History provides some quirky stories and the tale of how an early cooking utensil got its name could be one of them.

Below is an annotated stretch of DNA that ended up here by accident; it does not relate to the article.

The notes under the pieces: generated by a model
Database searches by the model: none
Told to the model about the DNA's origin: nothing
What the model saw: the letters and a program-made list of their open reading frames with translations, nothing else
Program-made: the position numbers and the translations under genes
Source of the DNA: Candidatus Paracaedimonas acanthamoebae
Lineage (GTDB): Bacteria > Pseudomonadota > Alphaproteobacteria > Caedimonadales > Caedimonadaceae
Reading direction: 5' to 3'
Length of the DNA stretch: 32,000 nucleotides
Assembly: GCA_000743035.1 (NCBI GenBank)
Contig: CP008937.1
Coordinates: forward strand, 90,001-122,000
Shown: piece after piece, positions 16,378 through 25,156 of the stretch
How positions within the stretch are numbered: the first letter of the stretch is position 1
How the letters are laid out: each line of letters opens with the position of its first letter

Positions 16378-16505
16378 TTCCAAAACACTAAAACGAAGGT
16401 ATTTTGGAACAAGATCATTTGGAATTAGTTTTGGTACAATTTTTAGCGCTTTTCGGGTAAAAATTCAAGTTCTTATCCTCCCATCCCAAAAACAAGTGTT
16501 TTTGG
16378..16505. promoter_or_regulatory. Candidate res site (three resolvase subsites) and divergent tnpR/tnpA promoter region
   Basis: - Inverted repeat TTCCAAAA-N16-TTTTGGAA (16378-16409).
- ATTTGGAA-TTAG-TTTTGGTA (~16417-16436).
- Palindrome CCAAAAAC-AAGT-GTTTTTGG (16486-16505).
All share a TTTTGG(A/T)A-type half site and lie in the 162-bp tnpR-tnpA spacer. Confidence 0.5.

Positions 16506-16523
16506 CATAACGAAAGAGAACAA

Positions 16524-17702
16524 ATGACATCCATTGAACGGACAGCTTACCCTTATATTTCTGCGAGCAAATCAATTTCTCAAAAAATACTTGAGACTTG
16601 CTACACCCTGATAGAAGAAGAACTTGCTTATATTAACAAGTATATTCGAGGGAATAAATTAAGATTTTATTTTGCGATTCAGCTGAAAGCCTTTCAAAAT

Small, with a handle each side and a rounded bottom, such pots were ideal for cooking over an open fire.  These three-legged cooking pots were very much coveted by early Maori, who had no metal cooking utensils at all. The first ships to trade in New Zealand waters disposed of many such cooking pots in exchange for timber, flax or provisions. Sometimes, if supplies of pots were limited the Maori overstayed his welcome on the ship because he refused to move until he got one. Finally his exasperated hosts gave in, thrust the iron treasure into his hands and said, “There.  Now go ashore!” Thus the cooking pots came to be known as “Go-ashores”. This battered and ancient specimen, minus lid, handle and two of its legs, was dug up in a Russell garden.